Soprano Amanda Sidebottom is
    known for her “luminous,” clear
    tone and versatile musicianship.
    An active soloist, choral singer,
    and chamber musician, she
    performs music ranging from
    Renaissance polyphony to newly
    commissioned works. Recent solo
    credits include Handel’s Messiah,
    Bach’s St. John Passion,
    Scarlatti’s Stabat Mater,
    Charpentier’s Te Deum, and
    Boismortier’s Printemps. This
    season she has joined the Trinity
    Wall Street Choir for performances
    of Bach’s Mass in B Minor and
    Easter Oratorio. Last season she
    sang in Holy Trinity Lutheran’s long-running Bach Vespers series and
    joined the New Haven–based ensemble Yale Choral Artists for concerts
    led by William Christie and Mark Morris. Amanda can be heard with
    Etherea Vocal Ensemble on the group’s albums Hymn to the Dawn and
    Ceremony of Carols (both on Delos). The debut concert season of
    Well-Tuned Words included concerts in four states, with a fringe concert
    at the Berkeley Festival. The 2012–13 season opened with a collaboration
    between WTW and Brooklyn Baroque. The duo made its first European
    tour in the fall of 2012, giving recitals in Milan (Sforza Castle), Paris, and
    Amsterdam; harpsichordist Rebecca Pechefsky joined them in Milan
    and Amsterdam. WTW’s 2013–14 season opened with a second European
    Tour, featuring concerts in Basel and Berlin.

    An avid proponent of historical performance, she has worked with such
    luminaries as Ellen Hargis, Stephen Stubbs, and Grant Herreid and has
    been invited to participate in workshops in Vancouver, Seattle, and Boston.
    She has performed in fringe concerts at early-music festivals in Boston and
    Berkeley with the New York Continuo Collective and the award-winning
    Ensemble Lipzodes. She has also worked with the early-music chamber
    ensemble The Soul’s Delight. In addition, as a member of the New Haven–
    based Etherea Vocal Ensemble, she performs works of the 19th and 20th
    centuries for upper voices. A founding member and now artistic director
    of the chamber choir Conflitti di voci, she has sung in acclaimed
    performances of major oratorio works with New York’s Grand Tour
    Orchestra. Amanda holds a master’s degree in early music from Indiana
    University. For more information, visit
    Born in New York City, Erik Ryding
    began music studies at age nine, when
    his father gave him his first lessons on
    the harpsichord. In high school he
    performed in an electric-guitar duo and
    also studied classical guitar with William
    Hellermann; he later studied with jazz
    guitarist Lou Mecca. In his late teens,
    he settled on the lute, studying with
    Frank Eyler in New York and participating
    in master classes with Eugen Dombois
    in the Netherlands. As an undergraduate
    he majored in music and English, giving
    early-music performances in the New York
    area and accompanying many singers.
    He later studied lute in Basel, Switzerland,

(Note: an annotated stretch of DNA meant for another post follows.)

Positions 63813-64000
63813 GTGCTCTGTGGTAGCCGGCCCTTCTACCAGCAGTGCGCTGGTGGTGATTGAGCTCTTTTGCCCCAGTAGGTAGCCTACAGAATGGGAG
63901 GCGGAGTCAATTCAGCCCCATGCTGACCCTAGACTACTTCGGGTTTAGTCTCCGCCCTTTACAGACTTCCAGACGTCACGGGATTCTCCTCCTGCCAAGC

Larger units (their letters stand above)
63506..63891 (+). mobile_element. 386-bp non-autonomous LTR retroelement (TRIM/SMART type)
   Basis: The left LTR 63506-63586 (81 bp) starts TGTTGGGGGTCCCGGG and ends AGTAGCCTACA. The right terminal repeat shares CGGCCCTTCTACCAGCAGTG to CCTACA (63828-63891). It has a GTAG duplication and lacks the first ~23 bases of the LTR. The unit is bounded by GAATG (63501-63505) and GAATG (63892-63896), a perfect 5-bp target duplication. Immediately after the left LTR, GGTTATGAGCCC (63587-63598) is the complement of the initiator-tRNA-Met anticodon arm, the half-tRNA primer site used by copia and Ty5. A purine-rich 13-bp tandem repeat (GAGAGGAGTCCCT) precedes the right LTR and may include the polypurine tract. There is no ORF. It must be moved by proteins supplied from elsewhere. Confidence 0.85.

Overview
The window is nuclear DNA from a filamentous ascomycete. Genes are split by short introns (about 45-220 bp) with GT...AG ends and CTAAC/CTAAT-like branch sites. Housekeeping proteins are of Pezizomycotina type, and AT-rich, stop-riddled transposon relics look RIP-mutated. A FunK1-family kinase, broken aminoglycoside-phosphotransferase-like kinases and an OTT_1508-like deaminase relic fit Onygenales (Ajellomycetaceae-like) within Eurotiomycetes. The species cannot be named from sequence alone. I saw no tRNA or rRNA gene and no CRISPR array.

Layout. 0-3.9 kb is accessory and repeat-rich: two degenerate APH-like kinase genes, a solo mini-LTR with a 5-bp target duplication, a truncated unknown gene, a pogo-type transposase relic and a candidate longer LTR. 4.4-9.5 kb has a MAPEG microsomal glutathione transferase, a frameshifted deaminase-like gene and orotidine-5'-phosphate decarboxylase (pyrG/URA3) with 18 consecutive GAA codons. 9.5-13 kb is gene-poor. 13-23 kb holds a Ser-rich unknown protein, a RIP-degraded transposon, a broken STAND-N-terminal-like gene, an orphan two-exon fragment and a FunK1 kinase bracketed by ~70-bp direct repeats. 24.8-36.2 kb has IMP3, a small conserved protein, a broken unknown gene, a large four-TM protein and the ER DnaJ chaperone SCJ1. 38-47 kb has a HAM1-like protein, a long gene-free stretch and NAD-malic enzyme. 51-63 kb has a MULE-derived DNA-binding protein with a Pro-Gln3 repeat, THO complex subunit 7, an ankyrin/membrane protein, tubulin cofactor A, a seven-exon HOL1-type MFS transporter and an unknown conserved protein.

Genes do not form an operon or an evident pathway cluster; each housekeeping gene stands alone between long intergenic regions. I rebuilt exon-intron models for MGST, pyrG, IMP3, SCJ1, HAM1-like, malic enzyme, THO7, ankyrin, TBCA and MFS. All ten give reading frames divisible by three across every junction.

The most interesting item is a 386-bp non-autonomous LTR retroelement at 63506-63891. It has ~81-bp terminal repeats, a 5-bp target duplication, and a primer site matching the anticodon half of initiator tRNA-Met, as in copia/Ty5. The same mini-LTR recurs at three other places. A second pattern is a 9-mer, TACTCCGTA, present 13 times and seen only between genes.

with Anthony Bailes, taking a particular
    interest in historical techniques and ornamentation. In 1979 and 1981 he
    toured Germany, performing with the soprano and lutenist Cornelia
    Praetorius in programs of lute songs, solos, and duets.

    Though he continued to play the lute while finishing his dissertation at
    Columbia—a thesis on Renaissance music and poetry, later published
    as In Harmony Framed—in the mid-1980s he began to suffer severe
    back pain, which eventually forced him to stop playing altogether.
    In 2008, however, after hearing a performance by the 93-year-old
    Les Paul, he determined to return to the lute, teaching himself how to
    play while standing up, which put less stress on his back. He began
    performing with soprano Amanda Sidebottom in 2010, and they
    formed Well-Tuned Words in 2011. Since its formation, the duo has
    performed frequently, with concerts on both coasts of the US as well
    as in Milan, Paris, Amsterdam, Basel, and Berlin. Erin Heisel, reviewing
    the Well-Tuned Words debut CD, Great Wonder, in American Record
    Guide, wrote of “Ryding’s beautifully played solos,” adding: “His
    playing ... is unexpectedly warm and I wanted to hear more.” In June
    2016 he played in an ensemble of twenty lutes led by Paul ODette
    that included Nigel North, Ronn McFarlane, Robert Barto, Xavier Diaz-
    Latorre, Christopher Morrongiello, and other lute masters.

    Erik taught literature for a decade and a half, specializing in the
    Renaissance, before beginning a new life in the frenetic music
    businessa period culminating in seven years at Carnegie Hall. With
    his wife, the harpsichordist Rebecca Pechefsky, he co-authored the
    award-winning biography Bruno Walter: A World Elsewhere (Yale
    University Press). For years he gave annual pre-concert lectures
    on different lute-song collections performed by My Lord Chamberlain’s
    Consort. His other lectures include the pre-concert talks on Mahler’s
    Eighth for Lorin Maazel’s final appearances as music director of the
    New York Philharmonic.
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Amanda Sidebottom • Erik Ryding